Music Declares Emergency urges people to ‘Sing The Change’

The Kingdom Choir has recorded a single for Music Declares Emergency's #SingTheChange campaign. Picture: Andrew WhittonThe Kingdom Choir has recorded a single for Music Declares Emergency's #SingTheChange campaign. Picture: Andrew Whitton
The Kingdom Choir has recorded a single for Music Declares Emergency's #SingTheChange campaign. Picture: Andrew Whitton
As world leaders prepare to gather in Glasgow for the COP26 summit, Music Declares Emergency, the campaign group, is ramping up its efforts to remind governments of the need for urgent action to protect the planet.

This week sees the release of a single, What a Wonderful World, featuring The Kingdom Choir and The BRIT School Choir, while on October 30 at noon Music Declares Emergency is encouraging everyone to #SingTheChange at events across the country.

As well as three mass singing events in Glasgow, London and Liverpool, hundreds of choirs and singing groups will host their own performances, both virtual and physical in a nationwide coming together of voices.

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For those unable to make it to an event, the group is encouraging everyone to come together and create their own moment.

“Whether it’s in the town square, the church hall, the skate park, or your own front room, we are inviting everyone to join in for a moment of national unity and celebration in support of the amazing planet we live on and the joy that our natural world brings us every day,” they say.

“Music is a great way of reminding everyone of their part in this,” says campaign co-founder Lewis Jamieson, who also runs the music PR company Loudhailer Press. “It’s really important to us that people feel part of this conversation. Everybody’s opinion on it and everybody’s experience is important because it affects everyone in some way.

“Those who live in the Calder Valley, around about Hebden Bridge way, they’ll know about it because they probably baled out their houses during the flooding. Yorkshire Post readers in Bradford might know about it because their bus services don’t join up – it’s a hot issue there because it’s really hard to use public transport.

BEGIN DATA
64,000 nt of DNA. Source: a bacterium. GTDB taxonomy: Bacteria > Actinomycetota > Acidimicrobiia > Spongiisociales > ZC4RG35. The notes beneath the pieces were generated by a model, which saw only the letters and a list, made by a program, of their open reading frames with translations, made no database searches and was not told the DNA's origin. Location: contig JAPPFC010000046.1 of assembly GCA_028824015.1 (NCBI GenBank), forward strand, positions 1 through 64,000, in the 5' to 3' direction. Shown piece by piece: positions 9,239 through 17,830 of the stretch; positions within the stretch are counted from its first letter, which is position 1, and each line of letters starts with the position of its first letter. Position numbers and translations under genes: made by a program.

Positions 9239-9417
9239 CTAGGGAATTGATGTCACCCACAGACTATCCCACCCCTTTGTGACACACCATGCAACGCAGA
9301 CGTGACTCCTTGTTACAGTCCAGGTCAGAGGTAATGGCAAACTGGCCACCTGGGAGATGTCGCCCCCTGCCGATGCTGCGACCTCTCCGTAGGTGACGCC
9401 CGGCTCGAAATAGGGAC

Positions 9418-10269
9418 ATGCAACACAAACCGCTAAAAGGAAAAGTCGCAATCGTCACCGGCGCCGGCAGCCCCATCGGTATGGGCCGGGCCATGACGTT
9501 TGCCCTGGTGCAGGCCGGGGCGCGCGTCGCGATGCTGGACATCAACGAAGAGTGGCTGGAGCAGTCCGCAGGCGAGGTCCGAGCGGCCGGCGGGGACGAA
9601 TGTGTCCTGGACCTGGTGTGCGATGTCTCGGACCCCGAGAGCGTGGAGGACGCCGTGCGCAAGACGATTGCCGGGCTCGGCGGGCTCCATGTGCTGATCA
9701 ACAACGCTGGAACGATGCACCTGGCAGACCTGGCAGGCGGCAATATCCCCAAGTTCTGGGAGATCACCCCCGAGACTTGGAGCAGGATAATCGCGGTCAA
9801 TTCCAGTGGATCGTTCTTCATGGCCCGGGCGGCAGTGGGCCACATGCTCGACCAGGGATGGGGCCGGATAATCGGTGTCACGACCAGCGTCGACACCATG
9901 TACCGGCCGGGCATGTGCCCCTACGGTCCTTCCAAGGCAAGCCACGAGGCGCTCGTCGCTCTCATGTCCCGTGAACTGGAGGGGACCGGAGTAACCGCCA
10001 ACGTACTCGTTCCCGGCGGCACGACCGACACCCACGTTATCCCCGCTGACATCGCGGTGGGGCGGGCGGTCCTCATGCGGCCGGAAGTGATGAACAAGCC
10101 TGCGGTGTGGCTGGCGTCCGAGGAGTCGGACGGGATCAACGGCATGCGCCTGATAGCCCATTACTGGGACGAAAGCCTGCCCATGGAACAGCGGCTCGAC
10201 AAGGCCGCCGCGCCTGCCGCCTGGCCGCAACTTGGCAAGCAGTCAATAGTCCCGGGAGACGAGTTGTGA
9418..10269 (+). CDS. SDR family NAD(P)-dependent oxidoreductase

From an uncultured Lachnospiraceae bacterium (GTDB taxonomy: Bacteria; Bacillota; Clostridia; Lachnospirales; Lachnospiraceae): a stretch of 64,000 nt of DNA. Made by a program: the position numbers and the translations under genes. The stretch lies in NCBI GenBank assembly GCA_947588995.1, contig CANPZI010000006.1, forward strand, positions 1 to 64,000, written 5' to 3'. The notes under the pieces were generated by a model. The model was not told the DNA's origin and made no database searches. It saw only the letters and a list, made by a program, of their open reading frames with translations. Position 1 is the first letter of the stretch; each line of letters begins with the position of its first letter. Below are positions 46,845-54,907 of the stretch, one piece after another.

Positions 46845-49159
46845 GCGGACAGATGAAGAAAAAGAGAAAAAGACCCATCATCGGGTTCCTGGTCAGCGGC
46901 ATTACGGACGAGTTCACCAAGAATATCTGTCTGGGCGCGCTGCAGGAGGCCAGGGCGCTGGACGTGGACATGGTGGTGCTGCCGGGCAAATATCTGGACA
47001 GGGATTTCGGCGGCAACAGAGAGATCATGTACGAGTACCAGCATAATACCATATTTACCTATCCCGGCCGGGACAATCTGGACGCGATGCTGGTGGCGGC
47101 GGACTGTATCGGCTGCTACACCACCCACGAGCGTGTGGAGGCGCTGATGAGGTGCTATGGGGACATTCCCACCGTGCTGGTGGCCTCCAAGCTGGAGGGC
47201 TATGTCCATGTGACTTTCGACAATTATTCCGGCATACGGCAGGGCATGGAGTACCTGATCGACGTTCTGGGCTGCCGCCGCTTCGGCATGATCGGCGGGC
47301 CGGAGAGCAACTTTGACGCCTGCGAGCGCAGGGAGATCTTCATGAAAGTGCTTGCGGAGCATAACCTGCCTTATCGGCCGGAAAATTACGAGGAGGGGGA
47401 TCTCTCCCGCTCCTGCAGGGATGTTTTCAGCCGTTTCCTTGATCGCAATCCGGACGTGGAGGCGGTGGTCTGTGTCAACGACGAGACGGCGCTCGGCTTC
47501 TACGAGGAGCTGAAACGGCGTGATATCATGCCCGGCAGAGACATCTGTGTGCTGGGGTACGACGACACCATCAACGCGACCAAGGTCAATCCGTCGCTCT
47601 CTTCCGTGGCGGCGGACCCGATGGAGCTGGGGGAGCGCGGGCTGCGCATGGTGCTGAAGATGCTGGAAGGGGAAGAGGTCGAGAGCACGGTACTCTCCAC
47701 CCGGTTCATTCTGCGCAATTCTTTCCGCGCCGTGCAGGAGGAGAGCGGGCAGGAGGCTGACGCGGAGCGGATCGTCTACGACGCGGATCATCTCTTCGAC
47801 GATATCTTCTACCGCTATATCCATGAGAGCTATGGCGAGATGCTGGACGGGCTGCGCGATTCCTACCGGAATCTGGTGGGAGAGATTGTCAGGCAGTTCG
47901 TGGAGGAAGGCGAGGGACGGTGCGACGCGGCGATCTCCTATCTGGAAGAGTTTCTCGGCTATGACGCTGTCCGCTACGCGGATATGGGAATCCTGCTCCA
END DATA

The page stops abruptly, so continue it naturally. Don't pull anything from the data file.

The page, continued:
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“This conversation isn’t just about temperature, it’s about public transport, food, housing, everything really. It’s about how we live and the impact it has on the planet we live on, and everybody’s experience is part of that.

“We must make sure when we make changes everyone feels like they’ve had a say in it and everyone is involved. That’s at the core of what Sing The Change is about, having a voice.

“But also it won’t just be about going and singing, it will be about posting what you do (on social media). Also if people want to get involved in their local area, what’s happening there and what would you like to see changed, which natural area would you like to see preserved or improved. We want to get an idea of the feelings of everyone around climate.”

More than 4,000 musicians and industry professionals have already signed the Music Declares Emergency declaration on the group’s website,, and Jamieson, a former student at Leeds University who also organised publicity for Leeds Festival for several years, is hoping more will follow suit.

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Singers taking part in this weekend’s events can also download the parts and the sheet music on the website.

Jamieson says the campaign is not simply focused on pressuring politicians. “It’s more about encouraging people to get involved,” he says. “I don’t think there’s any debate in British politics about whether we need to do something about this, everyone’s on the same page.

“It’s more about encouraging everyone to see the positivity of what we can do, and the positivity of the possible future with things that we’re suggesting we can do to avert climate breakdown, so we’ll definitely be doing more.

“Around Earth Day next year we’ll be doing a lot of public events. We want to get to everyone and for talking about the climate to be a mainstream thing. We want people to feel confident to have an opinion on this and be part of the conversation.”

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